Word of Mouth Still Rules

Word of Mouth Still Rules

Recent research from Roy Morgan shows more than 91 per cent of Australians aged over 14 have either sought advice from, or been the source of advice for their friends or family.

The most discussed topic among Australians was buying a car, with nearly two thirds (65 per cent) of the population either playing the role of a trusted adviser (those whose advice has been sought by friends or family), an info seeker (those who go to friends/family for advice) or both. Eating out at restaurants was the second most discussed topic (62 per cent) and planning a holiday or trip came in third with 59 per cent.

Roy Morgan CEO Michele Levine says, “Marketers have always understood the importance and value of word of mouth to promote their products. In some areas, like eating out at a restaurant, there is a large percentage of people who regards themselves as both.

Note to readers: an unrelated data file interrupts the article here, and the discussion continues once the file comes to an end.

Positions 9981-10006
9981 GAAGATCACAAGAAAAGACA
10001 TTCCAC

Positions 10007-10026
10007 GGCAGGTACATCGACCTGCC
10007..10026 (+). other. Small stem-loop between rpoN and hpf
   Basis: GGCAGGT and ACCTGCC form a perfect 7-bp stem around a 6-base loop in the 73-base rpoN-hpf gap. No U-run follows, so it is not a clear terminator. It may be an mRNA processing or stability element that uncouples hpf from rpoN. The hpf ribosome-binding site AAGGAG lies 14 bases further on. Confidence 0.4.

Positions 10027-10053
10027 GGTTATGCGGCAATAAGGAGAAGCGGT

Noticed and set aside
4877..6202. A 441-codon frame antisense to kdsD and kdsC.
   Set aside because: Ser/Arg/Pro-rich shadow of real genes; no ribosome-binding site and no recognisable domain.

Word of Mouth Still Rules

“Surprisingly, this new research shows word of mouth is as important today even though information of all kinds is increasingly easy to get online. Even with all kinds of elaborate rating systems to score the value, accuracy, helpfulness, likeability or whatever, people still value advice from a trusted advisor and people, it seems, still love to give advice.”


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